Rocket construction: PET fins
Building fins is the most time consuming process for the average water rocketeer.
So, since long I am searching for an easier way of building them.
Here is how to build a rocket with PET fins. From Russell McMahon.
"While the overall result obtained with the fin skirt and foldable fins is different from any that I have seen so far elsewhere, I don't claim any originality for the various parts of this design. As in most things, one gleans an idea here and a concept there. If you are the originator of any of these ideas that I have picked up along the way let me know and we'll give you due credit. I personally find that the folded PET fins are indeed very nearly ideal. I take about a 1/3 of a cylinder cut from a PET bottle (you now have a curved sheet).
x x x x x x x
Bend in the middle and fold flat so the two ends meet. I have tried bending against and with the curve and both work. Arguably against the curve is better. You now have a double thickness plastic sheet that is trying to spring apart.
xxxxxxx xxxxxxxxxx xxxxxxxxxxxxxxx xxxxxxxxxx xxxxxxx
Squash it flat and on the open ends fold out a small tab which will sit against the bottle.
x <- tab folded out x xxxxxxxxxxxxxxxxxxxxxxxxxxxxx\ <-- fold xxxxxxxxxxxxxxxxxxxxxxxxxxxxx/ x x <- tab folded out
Cut a fin of appropriate shape. x = tab y = fin
xy x y x y x y x y x y xyyyyyyy
Attach to fins skirt with tape or glue (Cyanoacrylate works). Note that as this is NOT attached to the pressure vessel the glue does not affect pressure vessel integrity. To stop the two parts springing apart either tape the leading and trailing edges (I use thin flexible horticultural plant tape) or, if very keen, place a few drops of super-glue between the two halves and squash in a press (a few heavy books?) for a few minutes. You get a very thin fairly stiff but flexible fin.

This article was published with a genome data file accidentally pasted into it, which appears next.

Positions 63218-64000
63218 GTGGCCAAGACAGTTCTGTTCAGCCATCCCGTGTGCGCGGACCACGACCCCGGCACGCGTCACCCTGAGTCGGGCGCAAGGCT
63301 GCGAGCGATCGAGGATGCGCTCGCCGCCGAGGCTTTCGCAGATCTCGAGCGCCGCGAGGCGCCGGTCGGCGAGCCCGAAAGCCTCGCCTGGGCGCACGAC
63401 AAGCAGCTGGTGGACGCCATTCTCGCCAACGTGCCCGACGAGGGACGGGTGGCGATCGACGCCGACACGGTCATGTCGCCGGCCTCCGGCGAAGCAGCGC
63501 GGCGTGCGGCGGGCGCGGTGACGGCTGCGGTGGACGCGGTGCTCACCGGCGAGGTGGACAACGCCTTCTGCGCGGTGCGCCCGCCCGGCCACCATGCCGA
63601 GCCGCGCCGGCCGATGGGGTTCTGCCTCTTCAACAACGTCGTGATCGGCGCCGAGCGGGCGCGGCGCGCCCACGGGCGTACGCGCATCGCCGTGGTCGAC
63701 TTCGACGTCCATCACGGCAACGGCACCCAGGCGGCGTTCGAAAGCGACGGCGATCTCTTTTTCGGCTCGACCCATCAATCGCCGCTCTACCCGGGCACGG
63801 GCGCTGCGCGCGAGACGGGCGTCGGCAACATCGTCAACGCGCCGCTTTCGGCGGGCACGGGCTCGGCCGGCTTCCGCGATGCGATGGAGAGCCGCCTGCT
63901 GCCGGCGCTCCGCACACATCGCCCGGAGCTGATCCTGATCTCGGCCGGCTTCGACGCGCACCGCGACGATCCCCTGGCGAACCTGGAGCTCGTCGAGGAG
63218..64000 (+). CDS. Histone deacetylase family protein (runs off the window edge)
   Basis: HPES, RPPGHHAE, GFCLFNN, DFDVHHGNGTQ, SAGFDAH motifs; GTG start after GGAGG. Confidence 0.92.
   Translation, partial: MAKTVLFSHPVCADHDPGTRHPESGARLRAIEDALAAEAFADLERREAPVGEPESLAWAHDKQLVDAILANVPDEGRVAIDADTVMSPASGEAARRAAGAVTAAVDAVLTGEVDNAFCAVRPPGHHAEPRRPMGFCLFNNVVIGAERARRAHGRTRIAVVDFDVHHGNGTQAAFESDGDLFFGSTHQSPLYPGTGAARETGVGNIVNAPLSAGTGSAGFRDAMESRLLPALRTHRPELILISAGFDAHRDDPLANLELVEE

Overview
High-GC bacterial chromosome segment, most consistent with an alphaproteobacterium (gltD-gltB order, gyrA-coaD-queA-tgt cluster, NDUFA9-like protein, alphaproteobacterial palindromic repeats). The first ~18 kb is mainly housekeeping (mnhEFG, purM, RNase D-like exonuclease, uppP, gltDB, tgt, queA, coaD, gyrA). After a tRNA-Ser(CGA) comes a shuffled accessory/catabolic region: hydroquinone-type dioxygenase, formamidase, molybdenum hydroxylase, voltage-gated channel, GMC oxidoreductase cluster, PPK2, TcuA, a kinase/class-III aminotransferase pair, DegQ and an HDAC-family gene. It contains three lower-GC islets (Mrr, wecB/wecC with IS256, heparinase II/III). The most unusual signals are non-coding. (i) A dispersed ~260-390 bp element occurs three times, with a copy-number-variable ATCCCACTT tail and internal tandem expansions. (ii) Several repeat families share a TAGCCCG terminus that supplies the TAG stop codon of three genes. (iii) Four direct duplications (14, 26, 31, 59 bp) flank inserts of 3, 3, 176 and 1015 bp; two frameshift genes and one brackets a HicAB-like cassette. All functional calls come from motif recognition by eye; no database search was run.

Side cross section s fin skirt (Pepsi smooth cylinder) b bottle n nozzle x fin flap attaching to skirt y fin proper c is an added Pepsi neck as a nose cone
cc cc c c c bbbb c cb bc b b b b b b b b b b b b xsb bs yxsb bsxy y xsb bsx y y xsb bsx y y xs b b sx y y xs b b sx y y xs nn sx y yyyyyyyxs nn sxyyyyyyy
In my case it is a vertical cylindrical fin skirt of the exact same diameter as the bottle. The smooth cylindrical skirt helps extend the centre of pressure well back, mounts the fins so their bottom is in line with the nozzle exit and looks good. Nose cone is sacrificial and really needs to be the way these things dive (70 kph odd impact from 100 metres up). Fin skirt is lightly taped in place and can be transferred to another bottle in seconds. The fins are by far the most time consuming part of this design. Fin cylinder is just a smooth cylinder. Nose cone is just a bottle end. If you mount these squarely they perform superbly. They are very thin (2 x PET bottle thickness, very light and NEVER break (although you can tear them off of you try hard enough). On my much mentioned Pepsi Rocket, on a vertical launch they produce a beautifully straight vertical flight without twitch or deviation - not even any rotation if you mount them squarely. The rocket goes to apogee, hangs stationary in the air then flips over immediately and dives straight down. Once having tried them I would be surprised if most people did not adopt them for all except the most pretty of models."
Thank you, Russell, for this article !
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